“These figures show that there is a real postcode lottery when it comes to food sampling.  In the worst case scenario, unknowingly consuming an allergen can prove fatal – and that’s why the law requires food businesses to tell people what allergens their food contains.

“But regulation is only as good as the enforcement that underpins it.  And it’s clear that in the case of UK food law, the enforcement gap is looming large.  Cuts in staff and funding have stretched regulators to breaking point, and the fall in enforcement activities is putting lives at risk”.

The fall in sampling in the last three years is part of a wider long-term decline in total food sampling, which has plummeted by nearly 60 per cent since 2009, according to analysis by Unchecked UK.  Food law enforcement staff numbers have fallen by a third since 2009, and there are now just three staff in post per 1000 UK food establishments.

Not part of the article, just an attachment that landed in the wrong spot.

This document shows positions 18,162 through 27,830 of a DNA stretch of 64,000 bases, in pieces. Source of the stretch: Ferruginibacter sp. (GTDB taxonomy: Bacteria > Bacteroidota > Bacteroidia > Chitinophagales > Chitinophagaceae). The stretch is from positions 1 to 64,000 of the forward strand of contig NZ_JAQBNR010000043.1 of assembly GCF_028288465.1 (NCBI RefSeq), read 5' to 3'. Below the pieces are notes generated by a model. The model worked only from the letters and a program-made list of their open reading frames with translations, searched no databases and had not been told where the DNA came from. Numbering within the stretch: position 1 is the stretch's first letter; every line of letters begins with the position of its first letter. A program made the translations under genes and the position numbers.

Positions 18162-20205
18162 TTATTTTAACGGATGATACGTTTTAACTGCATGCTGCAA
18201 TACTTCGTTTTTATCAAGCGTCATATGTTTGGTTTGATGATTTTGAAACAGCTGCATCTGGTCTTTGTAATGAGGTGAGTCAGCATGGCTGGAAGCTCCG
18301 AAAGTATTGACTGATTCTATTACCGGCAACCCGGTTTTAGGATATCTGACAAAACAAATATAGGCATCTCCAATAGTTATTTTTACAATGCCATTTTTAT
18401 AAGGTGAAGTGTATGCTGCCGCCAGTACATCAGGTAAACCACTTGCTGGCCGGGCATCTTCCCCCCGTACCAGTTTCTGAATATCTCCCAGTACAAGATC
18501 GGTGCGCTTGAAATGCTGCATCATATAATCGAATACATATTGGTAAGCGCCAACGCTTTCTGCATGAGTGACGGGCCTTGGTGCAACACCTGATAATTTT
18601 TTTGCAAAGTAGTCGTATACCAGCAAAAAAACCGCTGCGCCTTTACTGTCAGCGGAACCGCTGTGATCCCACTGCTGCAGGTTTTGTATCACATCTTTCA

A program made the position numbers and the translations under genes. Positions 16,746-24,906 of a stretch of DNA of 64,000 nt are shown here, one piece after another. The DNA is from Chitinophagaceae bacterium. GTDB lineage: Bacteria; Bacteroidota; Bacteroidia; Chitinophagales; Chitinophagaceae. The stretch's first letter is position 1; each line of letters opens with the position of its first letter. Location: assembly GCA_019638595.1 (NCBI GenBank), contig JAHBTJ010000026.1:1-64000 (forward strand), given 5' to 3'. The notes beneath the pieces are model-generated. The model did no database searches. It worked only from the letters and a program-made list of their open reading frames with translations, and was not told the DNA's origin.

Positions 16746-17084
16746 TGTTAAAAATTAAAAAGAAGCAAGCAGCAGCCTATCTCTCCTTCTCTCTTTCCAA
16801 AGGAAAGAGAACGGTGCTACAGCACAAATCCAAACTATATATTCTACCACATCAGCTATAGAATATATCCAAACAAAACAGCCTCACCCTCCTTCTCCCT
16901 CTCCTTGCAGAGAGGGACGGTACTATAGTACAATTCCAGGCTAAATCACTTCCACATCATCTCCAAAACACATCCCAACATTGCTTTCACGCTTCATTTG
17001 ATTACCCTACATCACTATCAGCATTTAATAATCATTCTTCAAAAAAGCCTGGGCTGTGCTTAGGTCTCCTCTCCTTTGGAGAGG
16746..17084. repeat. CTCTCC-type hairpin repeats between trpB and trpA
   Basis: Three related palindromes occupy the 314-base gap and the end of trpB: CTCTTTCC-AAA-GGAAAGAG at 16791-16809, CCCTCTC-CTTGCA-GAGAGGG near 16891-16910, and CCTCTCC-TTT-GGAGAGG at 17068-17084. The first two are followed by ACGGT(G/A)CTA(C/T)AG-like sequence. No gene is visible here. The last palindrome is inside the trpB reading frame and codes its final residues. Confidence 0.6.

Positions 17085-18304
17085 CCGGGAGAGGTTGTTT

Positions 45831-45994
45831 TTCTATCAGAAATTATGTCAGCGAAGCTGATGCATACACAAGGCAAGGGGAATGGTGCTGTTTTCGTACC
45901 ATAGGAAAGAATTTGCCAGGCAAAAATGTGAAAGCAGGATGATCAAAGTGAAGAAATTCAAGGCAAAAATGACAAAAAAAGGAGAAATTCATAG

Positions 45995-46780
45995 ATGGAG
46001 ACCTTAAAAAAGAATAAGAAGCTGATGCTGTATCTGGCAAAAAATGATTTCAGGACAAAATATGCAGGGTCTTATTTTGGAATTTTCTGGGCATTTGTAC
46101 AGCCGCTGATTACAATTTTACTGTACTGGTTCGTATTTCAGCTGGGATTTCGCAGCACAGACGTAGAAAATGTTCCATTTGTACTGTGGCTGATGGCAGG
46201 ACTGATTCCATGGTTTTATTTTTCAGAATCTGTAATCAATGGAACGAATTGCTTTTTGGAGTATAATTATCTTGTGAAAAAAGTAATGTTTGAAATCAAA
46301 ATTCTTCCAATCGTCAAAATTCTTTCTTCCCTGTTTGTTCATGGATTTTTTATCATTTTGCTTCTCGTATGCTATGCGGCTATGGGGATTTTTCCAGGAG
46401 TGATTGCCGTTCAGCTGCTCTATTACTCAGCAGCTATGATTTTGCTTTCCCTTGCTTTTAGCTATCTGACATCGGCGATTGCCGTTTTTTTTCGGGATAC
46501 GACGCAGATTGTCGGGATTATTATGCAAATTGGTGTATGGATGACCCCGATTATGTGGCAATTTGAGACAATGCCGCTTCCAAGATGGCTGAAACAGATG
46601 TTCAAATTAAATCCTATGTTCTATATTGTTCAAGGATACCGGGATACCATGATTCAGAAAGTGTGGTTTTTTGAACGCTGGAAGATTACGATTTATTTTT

Food Standards Agency figures show that around 10 people die in the UK each year as a result of undeclared allergenic ingredients.

Dr Hazel Gowland, leading expert in food allergy risks, said:

“This is critically important work. The presence of unlabelled allergens in a range of foods is potentially life-threatening for increasing numbers of consumers with allergies, intolerances and coeliac disease. Sampling by Local Authority Food Officers and testing by Public Analysts are essential to ensure food is safe and labelling is correct. These results are a major concern, indicating the urgent need for additional local authority resources to protect consumers.”